Count the costs. Can you afford the expense of raising the pet? The original price is just the beginning. It can cost anywhere from a couple hundred dollars to several thousand dollars a year for food, veterinary bills, and other pet-care products.
Time out. Do you have enough time for your pet? Puppies require almost as much attention as a newborn baby. They need to be fed and groomed, but they also need to be walked about twice a day and taken for a good run once a week. Other pets may require less or more attention.
Play it safe. Ask the seller to provide certificates of health signed by a veterinarian. Then take your pet to the vet within 24 hours of purchase. If it’s sick, return it for a refund, treatment, or replacement.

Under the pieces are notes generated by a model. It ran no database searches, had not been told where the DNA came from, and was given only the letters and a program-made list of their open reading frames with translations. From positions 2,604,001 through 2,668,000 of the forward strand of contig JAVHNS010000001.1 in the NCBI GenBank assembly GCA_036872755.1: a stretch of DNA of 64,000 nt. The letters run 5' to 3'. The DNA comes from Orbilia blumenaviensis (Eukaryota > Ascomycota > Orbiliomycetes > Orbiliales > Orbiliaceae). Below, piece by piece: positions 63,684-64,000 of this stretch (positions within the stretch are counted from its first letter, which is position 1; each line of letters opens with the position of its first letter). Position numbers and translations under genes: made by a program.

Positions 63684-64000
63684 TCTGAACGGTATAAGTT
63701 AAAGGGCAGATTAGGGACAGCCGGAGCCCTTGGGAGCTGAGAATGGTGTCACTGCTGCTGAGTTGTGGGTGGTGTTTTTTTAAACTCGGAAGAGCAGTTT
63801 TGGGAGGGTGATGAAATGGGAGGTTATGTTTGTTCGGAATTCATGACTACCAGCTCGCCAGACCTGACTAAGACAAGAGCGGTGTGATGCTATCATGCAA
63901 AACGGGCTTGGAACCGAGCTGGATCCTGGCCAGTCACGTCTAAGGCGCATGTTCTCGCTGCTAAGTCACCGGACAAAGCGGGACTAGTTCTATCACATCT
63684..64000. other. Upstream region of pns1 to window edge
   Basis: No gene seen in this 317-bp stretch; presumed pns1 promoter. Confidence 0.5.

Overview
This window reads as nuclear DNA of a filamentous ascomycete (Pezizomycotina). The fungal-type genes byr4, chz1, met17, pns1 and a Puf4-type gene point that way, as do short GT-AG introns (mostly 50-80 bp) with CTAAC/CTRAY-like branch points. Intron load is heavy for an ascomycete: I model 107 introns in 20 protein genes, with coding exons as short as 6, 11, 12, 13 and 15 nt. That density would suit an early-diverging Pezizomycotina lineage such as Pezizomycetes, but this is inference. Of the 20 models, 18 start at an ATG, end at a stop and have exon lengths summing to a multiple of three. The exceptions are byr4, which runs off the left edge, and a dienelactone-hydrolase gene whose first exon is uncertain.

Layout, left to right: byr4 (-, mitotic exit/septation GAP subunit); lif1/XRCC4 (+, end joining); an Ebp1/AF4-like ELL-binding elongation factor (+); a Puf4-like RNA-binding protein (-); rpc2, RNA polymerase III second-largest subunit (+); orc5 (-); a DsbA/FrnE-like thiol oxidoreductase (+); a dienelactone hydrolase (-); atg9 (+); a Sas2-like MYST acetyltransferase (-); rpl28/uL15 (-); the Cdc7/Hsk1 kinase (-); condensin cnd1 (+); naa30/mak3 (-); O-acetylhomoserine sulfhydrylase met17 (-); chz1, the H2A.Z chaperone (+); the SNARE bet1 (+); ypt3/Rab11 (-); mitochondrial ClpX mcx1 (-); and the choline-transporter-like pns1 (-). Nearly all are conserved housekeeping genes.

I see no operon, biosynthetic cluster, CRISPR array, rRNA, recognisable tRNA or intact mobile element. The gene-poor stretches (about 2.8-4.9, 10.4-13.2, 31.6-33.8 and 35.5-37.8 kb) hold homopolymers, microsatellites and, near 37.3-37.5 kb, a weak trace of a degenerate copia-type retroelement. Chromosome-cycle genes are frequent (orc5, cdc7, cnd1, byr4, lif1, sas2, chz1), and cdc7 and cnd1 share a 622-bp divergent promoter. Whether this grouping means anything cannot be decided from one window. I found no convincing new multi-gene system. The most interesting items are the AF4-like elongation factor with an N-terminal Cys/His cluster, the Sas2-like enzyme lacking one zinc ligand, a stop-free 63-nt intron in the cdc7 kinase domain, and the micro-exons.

A fish is one of the easiest pets to care for, but before you dive into ownership, learn how to avoid these deadly fish-care errors.
No space invasion. To stay healthy, fish need lots of room, so keep no more than one inch of fish for each gallon of water.
Weight watch. Only feed them what they can eat in two or three minutes. Normally you should feed your fish once a day.
Keep it clean. The water may look clean, but it can still be full of invisible waste. Use a filter or remove one-third of the water each month and replace it with treated tap water.
Test the waters. Your tank could contain too much acid, alkaline, or chlorine. You can measure the pH level with a kit you buy at the pet store. To remove chlorine from tap water, add chlorine remover or let the water “age” in an open container for at least 24 hours.
Get a slow start. Begin with two or three fish and add a few per week. By adding fish slowly, you allow helpful bacteria and algae to grow.
Check ’em out. Make sure your fish are healthy before you buy them. Watch to see how they swim and how much they eat. Beware if they have white spots or “fuzzy” patches, or if they rub against rocks.